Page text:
A lot of people don’t realize that there are vampires in Nashville, even though those vampires are, in a fairly substantial way, responsible for the fact that our city is “The ‘it’ city,” while other  metropolises our size, such as Detroit, El Paso, Memphis, and Oklahoma City, are more like “she-it cities.” That’s because our local vampires have learned to turn the blood they suck into money, and spread that blood/money around town in the process of consuming it.. The new vampire has a different MO, however. He sucks metaphorical blood, which morphs into money just as easily as the red, sticky kind.

Gee…speaking of vampires, I am writing this around the death and funeral of former US President George H.W. Bush, whose father derived a good deal of his wealth from the blood of the young men of Europe and America, as well as the blood of European Jews, Gypsies, radicals, gay people, and anyone else who did not fit in with Hitler’s vision of “The Master Race.” The newly dead Bush’s father, Prescott Bush, was one of the chief financiers of Adolph Hitler and his drive to Make Germany Great Again. Without Prescott’s backing, the Wehrmacht, the Luftwaffe, and all those death camps might not have happened. Bush senior paid no price for this. He went on to become a U.S. Senator. His son became head of US intelligence, then Vice President and President, and his grandson, too, became President. All have shown by their actions that they possess (or is it “are possessed by”?) the ruthless selfishness that is the hallmark of all vampires,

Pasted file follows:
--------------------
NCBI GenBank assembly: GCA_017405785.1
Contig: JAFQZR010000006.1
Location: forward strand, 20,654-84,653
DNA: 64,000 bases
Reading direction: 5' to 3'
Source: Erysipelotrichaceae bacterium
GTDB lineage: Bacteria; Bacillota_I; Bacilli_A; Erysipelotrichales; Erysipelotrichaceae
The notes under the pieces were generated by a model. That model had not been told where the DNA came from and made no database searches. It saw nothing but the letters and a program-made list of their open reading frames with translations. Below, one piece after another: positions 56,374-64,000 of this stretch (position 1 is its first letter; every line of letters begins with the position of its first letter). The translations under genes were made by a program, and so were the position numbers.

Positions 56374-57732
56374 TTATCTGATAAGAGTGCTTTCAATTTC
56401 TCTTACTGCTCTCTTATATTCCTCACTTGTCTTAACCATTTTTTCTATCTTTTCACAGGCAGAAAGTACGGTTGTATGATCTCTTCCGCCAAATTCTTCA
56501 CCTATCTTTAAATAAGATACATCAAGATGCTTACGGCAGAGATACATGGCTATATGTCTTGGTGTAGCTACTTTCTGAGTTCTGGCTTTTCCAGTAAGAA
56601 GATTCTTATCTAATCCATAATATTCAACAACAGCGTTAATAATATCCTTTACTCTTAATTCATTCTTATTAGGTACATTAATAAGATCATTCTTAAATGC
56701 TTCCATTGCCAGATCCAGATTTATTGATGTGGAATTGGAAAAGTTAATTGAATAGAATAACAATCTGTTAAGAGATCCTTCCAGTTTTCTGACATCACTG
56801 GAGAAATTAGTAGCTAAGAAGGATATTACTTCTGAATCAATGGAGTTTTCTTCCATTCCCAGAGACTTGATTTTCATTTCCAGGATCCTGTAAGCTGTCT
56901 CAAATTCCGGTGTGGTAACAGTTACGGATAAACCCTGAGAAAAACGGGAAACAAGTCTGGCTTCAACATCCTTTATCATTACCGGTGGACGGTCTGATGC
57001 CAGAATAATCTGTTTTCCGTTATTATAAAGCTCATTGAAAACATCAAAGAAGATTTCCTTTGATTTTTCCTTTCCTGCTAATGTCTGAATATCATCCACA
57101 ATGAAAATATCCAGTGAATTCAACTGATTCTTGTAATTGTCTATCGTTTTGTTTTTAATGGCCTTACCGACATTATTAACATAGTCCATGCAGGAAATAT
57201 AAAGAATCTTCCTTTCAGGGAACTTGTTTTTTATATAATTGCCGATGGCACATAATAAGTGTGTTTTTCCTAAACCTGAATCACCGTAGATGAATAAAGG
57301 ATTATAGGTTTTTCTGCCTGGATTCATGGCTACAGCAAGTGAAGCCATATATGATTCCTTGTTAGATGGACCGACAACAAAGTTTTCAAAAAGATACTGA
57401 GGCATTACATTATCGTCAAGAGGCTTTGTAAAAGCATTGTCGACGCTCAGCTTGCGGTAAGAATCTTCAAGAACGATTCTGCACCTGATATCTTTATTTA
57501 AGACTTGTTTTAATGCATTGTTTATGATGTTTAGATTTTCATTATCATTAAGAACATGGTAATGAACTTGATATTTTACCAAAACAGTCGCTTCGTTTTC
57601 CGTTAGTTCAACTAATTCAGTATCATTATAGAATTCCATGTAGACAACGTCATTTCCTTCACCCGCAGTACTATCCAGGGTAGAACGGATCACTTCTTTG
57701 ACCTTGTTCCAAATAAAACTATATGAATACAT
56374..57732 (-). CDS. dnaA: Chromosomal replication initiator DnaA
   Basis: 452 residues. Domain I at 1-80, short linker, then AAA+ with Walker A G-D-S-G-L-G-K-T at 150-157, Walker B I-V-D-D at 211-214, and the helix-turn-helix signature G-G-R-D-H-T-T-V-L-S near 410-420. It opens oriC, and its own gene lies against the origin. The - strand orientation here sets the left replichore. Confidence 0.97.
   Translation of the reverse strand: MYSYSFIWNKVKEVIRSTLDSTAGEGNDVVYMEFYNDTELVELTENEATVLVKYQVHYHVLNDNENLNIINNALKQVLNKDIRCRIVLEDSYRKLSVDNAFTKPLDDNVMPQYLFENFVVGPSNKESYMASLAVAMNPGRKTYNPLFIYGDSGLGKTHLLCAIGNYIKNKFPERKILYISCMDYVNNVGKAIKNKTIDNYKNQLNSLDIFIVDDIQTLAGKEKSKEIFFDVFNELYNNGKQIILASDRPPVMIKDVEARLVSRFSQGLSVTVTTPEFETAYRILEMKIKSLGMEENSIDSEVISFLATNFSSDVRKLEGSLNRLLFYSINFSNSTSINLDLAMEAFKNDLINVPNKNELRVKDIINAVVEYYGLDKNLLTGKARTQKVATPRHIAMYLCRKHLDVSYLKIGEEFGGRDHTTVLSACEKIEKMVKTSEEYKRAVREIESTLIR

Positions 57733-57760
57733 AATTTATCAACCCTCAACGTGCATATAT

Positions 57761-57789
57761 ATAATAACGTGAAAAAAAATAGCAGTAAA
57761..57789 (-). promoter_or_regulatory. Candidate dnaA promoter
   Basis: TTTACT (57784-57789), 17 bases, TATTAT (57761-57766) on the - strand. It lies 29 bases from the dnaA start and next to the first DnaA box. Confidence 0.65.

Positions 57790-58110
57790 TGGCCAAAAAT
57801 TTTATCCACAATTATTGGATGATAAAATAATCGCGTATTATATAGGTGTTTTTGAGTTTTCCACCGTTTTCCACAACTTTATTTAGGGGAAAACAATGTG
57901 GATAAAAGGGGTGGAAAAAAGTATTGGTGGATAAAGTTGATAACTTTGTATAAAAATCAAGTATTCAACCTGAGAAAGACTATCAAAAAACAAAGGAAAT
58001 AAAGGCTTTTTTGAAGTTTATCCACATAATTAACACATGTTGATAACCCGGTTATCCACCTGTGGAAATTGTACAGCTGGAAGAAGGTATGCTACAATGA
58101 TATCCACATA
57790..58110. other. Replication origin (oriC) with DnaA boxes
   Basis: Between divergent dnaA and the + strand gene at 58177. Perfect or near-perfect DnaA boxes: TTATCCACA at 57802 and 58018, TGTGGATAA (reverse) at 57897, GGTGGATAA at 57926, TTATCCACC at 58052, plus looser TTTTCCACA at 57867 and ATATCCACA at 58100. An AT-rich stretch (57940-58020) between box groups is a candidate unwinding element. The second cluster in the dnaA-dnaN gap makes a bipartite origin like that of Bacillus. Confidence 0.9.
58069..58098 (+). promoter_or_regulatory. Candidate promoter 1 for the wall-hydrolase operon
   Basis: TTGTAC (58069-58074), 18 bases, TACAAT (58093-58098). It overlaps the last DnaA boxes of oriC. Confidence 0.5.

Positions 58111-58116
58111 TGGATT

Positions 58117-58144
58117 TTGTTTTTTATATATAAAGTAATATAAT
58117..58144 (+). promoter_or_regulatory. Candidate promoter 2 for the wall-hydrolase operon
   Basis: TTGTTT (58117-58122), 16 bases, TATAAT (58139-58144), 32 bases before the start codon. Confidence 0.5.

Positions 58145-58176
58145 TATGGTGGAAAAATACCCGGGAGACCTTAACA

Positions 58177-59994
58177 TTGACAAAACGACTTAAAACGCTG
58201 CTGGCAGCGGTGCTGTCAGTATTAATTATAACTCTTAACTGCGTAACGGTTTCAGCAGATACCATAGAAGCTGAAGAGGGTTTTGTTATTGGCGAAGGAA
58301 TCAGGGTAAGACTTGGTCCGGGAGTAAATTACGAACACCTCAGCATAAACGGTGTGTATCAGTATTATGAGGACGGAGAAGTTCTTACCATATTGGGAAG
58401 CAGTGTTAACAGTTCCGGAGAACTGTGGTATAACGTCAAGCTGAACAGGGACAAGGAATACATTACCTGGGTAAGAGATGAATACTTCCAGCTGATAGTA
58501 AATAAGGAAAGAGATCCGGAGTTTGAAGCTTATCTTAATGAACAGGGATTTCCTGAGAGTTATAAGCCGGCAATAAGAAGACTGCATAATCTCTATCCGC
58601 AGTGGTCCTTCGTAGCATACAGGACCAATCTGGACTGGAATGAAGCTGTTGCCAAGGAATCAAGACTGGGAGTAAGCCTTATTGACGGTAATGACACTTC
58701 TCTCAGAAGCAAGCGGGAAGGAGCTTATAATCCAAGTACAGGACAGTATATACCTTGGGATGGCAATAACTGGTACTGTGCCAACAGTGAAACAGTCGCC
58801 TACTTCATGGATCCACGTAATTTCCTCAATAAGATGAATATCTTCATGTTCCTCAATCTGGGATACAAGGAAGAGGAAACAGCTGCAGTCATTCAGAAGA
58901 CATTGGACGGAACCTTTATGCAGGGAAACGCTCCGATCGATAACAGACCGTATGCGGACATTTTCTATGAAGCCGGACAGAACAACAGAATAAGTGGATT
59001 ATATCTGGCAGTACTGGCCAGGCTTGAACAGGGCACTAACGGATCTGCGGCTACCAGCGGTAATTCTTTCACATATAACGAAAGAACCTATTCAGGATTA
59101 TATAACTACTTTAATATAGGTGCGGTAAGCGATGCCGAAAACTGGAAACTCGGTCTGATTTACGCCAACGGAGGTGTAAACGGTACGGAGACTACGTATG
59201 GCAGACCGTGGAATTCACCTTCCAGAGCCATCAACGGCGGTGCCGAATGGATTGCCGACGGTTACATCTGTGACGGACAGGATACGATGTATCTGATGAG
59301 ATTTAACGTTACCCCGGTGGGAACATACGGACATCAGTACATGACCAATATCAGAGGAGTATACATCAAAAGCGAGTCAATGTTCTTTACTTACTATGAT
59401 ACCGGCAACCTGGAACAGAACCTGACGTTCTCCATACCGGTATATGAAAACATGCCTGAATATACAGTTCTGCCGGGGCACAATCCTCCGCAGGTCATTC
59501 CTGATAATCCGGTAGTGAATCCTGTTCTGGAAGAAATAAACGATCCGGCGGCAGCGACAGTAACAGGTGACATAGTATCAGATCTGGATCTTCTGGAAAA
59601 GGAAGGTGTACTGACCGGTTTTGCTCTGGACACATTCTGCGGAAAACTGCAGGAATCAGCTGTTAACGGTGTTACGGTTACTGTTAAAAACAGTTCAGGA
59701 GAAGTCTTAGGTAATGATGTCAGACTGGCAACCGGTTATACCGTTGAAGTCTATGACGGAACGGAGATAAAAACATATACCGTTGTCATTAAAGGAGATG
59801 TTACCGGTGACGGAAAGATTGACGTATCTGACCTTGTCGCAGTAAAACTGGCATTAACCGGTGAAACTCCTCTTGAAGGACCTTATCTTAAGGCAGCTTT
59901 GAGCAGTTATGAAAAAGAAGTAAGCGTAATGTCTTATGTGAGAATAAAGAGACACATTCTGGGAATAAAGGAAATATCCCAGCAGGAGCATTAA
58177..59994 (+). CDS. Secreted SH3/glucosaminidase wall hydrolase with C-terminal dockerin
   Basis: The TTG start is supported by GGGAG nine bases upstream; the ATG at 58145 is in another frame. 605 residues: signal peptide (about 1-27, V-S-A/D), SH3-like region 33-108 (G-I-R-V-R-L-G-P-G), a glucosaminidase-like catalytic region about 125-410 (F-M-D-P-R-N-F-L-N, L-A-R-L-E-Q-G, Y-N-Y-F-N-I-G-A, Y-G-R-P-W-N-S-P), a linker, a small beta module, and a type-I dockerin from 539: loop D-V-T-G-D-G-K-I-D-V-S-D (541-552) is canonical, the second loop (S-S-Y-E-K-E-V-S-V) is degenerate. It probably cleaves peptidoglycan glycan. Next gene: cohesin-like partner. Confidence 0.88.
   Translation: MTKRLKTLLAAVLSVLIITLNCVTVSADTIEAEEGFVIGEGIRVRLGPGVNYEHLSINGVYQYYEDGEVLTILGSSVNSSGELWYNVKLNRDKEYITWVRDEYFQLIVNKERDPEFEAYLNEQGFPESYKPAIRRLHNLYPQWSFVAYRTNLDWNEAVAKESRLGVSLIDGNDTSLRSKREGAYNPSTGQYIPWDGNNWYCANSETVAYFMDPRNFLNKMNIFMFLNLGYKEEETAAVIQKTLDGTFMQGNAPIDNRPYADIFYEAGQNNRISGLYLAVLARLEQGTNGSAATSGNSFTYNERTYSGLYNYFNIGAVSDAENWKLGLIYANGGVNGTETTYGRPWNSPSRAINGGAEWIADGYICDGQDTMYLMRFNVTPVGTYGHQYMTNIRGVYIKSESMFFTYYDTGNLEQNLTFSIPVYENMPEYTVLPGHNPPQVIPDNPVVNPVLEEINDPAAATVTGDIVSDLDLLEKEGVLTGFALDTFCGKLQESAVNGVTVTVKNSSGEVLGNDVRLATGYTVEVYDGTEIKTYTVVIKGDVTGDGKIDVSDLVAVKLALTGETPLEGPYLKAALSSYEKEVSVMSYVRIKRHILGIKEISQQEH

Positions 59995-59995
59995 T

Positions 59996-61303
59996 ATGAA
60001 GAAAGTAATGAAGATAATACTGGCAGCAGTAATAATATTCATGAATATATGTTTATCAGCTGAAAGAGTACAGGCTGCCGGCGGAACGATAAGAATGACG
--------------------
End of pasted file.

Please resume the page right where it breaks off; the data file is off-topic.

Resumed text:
I’ll mention, but don’t even have time to talk much about, how Prescott Bush was also part of the cabal of Wall Street bankers who plotted to overthrow the government of US President Franklin Roosevelt. Bush wasn’t prosecuted for that, either, nor were any of the other plotters. Perhaps the fact that they had names were Harriman, Mellon, Rockefeller, to mention a few, gave them a stay out of jail card.